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Pilates for Sciatica – How it can help

More and more people are being advised by their G.P’s, Osteopaths, Physiotherapists and other health professionals to try Pilates as a way of relieving the symptoms of sciatica.

What is Sciatica?

Sciatica is pain resulting from the compression or inflammation of the sciatic nerve (the longest one in the body). This nerve runs from the lumbar spine all the way down both legs which means that the pain can often radiate from the low back and glutes, all the way down to the foot. It can be as a result of a structural problem in the low back such as a herniated disc compressing the nerve, but often no specific cause is found. The pain can range from annoying to seriously debilitating and the symptoms include, low back pain, shooting, tingling, or burning pains as well as numbness and cramping from the glutes to the thigh. You can also experience weakness in the leg and pins and needles. For some people it stops them working and for others it may come and go.


Factors that may trigger and make symptoms worse

  • Muscle imbalances
  • Herniated discs
  • Vertebrae misalignment
  • Tight piriformis muscles
  • Poor posture
  • Arthritis
  • Pregnancy
  • Spinal stenosis
  • Spondylolisthesis
  • Bone spurs
  • New or old injuries


How Pilates and the right exercises can help

I would always recommend that you visit your doctor or a health professional initially. They may be able to identify the cause and recommend appropriate treatment options.

In most cases Pilates will be recommended and with the help of an experienced Pilates instructor, you can learn to gently release tight areas and work on correcting muscle imbalances that have built up over time. The correct firing of muscles will also be worked on particularly around the pelvis. Pilates exercises and stretches should be controlled and progressive for the relief of sciatic pain. Exercises such as L1 scissors, small gentle bridges and the single leg stretch alongside low back, quad and glute stretches are all great.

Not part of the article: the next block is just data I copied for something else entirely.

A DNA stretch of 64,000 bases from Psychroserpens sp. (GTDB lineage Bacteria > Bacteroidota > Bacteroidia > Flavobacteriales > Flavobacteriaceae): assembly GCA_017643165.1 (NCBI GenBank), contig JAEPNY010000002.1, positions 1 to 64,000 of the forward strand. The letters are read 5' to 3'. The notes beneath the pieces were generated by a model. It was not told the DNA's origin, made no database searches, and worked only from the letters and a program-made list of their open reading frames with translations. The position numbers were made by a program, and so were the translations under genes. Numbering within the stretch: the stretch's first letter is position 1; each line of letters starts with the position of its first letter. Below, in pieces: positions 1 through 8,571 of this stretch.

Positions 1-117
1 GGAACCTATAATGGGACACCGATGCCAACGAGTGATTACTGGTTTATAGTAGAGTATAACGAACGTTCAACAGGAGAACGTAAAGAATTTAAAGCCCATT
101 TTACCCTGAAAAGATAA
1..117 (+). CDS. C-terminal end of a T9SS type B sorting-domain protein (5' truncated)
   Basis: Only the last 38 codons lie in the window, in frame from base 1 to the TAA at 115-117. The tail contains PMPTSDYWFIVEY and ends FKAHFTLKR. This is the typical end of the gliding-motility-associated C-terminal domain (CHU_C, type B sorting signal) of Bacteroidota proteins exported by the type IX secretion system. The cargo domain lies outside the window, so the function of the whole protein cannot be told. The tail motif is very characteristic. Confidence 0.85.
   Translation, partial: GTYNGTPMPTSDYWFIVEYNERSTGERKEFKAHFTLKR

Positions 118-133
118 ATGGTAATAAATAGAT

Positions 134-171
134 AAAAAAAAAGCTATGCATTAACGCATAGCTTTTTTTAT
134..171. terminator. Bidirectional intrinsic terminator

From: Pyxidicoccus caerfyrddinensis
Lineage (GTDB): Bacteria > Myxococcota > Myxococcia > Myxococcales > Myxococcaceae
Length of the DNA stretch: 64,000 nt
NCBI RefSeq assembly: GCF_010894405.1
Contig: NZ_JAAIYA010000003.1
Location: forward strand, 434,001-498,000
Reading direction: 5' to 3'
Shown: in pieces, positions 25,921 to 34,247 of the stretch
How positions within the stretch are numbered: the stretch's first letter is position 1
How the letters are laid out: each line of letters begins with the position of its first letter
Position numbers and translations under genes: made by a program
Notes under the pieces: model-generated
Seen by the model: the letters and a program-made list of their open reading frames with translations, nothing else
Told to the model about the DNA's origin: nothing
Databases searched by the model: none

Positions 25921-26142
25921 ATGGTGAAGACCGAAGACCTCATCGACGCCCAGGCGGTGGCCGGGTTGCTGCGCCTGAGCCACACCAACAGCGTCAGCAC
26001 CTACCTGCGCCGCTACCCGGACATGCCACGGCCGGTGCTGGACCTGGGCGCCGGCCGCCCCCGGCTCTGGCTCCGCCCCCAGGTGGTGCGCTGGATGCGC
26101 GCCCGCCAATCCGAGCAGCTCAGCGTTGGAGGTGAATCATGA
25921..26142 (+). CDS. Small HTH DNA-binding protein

However, there are still some exercises to avoid as all the exercises are not suitable for those suffering from sciatica and I would recommend that any exercise that will overstretch the hamstrings should be avoided such as a downward dog, hamstring stretching or full single leg circles. It’s also advisable not to overload with double leg movements, do deep full body squats, rotating stretches or participate in high impact sports that might involve jarring movements.


To minimise and prevent Sciatica

  • Build strong muscles as this will provide great support for the spine and sciatic nerves. When the spinal column and discs have the right stability needed there will be less injury and irritation to the nerves.
  • Maintain good posture to protect you from putting more pressure on herniated discs and compression on the nerve reducing sciatic pains. A combination of correct posture and the right exercise will give you faster relief from pain.
  • Avoid wearing high heels.
  • Avoid driving or sitting for too long.
  • Practice regular exercise including Pilates and stretching to have a higher chance of getting better from sciatica. It will help you to build up the spinal muscles and strengthen the sciatic nerves reducing the pain and aggravation on them and the stretching will help to relieve pressure on the nerve.
  • Reduce stress levels.
  • Take care of your muscles, nerves, tendons and ligaments with the right minerals, vitamins, and nutrition.



Sciatica can be both irritating and painful, but the good news is that you can improve your sciatica condition by living a healthy lifestyle through nutrition, and using the right exercises recommended by your doctor or health professional. It’s important you find an experienced and knowledgeable Pilates instructor to help guide you to the correct exercises and to make sure you avoid the ones that could make the symptoms worse.


Give Pilates a try!

Join one of my Group Pilates Classes

Contact me for help and advice


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